The update, for Mac OS X 10.7 (Lion) and 10.6 (Snow Leopard), will kill the most common strains of the malware, which is capable of stealing data and hijacking search traffic, among other malicious actions, and contaminated at its peak some 650,000 machines, according to experts.
The fix from Apple also disables the automatic execution of Java applets, which are most commonly used by the average user to play games and view certain images on websites. Individuals who want Java to automatically run can adjust their settings by visiting the software's "Preferences" application. But be warned: If the Java add-on detects that the software hasn't run in 35 days, it will again turn off Java, though this capability is only available for Lion users.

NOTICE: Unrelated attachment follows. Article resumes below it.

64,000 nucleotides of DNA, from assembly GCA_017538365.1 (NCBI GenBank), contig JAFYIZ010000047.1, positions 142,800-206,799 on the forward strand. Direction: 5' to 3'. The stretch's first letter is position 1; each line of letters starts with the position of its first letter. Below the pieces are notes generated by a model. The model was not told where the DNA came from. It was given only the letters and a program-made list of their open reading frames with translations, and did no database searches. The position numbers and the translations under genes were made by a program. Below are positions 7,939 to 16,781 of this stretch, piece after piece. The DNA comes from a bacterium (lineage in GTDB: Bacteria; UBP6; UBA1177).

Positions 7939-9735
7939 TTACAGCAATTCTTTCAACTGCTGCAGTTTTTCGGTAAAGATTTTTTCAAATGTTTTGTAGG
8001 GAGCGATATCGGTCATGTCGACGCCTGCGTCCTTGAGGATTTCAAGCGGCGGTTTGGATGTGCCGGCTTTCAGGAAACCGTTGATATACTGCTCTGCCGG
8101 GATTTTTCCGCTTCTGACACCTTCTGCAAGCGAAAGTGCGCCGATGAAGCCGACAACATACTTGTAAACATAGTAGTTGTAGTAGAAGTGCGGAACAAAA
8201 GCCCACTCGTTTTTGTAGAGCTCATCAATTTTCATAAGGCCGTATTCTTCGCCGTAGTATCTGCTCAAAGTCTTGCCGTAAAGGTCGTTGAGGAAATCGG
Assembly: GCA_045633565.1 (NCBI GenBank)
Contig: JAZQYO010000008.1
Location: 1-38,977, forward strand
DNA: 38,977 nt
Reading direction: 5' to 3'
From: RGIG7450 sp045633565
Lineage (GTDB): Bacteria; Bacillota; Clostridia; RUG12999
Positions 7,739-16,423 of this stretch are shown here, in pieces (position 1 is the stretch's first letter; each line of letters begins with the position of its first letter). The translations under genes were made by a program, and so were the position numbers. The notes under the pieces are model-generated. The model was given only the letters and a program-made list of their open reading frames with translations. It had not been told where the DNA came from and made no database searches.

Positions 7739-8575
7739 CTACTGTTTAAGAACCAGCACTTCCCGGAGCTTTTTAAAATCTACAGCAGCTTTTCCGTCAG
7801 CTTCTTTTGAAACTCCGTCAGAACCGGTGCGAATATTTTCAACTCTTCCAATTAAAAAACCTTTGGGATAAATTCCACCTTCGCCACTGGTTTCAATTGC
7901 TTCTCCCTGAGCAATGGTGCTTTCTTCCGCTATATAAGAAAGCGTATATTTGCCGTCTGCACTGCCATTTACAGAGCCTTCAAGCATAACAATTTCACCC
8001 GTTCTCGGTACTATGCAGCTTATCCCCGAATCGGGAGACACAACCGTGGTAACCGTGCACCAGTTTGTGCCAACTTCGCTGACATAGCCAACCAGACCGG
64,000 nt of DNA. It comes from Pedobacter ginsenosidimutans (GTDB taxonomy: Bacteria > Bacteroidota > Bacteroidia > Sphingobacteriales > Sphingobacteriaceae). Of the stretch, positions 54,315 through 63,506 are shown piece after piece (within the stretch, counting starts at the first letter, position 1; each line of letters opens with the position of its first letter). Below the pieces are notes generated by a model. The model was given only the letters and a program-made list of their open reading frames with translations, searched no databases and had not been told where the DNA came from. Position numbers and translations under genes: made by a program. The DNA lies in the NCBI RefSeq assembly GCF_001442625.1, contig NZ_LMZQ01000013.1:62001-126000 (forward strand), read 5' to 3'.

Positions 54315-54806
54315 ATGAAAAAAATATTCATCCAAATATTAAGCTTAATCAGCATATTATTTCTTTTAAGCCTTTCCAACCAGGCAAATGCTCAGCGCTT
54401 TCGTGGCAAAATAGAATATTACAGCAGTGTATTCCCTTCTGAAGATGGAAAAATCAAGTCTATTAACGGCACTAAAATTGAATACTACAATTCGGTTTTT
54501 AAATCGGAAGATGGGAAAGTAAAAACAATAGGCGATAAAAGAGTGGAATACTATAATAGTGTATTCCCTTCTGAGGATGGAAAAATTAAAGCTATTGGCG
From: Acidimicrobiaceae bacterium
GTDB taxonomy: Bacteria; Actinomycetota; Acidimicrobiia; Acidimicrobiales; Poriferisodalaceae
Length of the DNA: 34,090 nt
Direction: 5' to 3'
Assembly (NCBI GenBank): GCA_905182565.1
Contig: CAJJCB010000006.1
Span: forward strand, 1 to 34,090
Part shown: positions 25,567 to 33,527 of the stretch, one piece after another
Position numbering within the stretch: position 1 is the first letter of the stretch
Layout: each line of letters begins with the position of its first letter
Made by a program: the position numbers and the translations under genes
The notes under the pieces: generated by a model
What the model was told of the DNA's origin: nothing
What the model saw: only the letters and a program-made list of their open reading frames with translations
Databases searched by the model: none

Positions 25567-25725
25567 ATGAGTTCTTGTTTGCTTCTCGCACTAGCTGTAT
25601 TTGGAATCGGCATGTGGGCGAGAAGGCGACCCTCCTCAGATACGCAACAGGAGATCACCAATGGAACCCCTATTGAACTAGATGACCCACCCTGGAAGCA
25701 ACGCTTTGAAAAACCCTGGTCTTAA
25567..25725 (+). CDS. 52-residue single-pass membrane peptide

Some security experts said they supported that type of functionality, which is important considering many computer users run unneeded and out-of-date third-party software, which is commonly used to exploit their machines.
Mikko Hypponen, chief research officer of anti-malware provider F-Secure, tweeted on Friday: "I like the idea of Safari disabling the Java plug-in if unused for 35 days. Next, we need to do the same on all browsers. For all plug-ins."
Ian Melven, a senior security engineer at Mozilla, responded in a tweet that he and his team are working on similar features for the Firefox browser.
Meanwhile, on Friday, security firm Symantec said it has discovered a trojan that is taking advantage of the same (now-patched) vulnerability in Java that Flashback used to spread.
Known as "Sabpab," the "very low" risk trojan, when installed on a machine, opens a back door that can enable a remote attacker to create new processes, download files, take screenshots or install additional malware.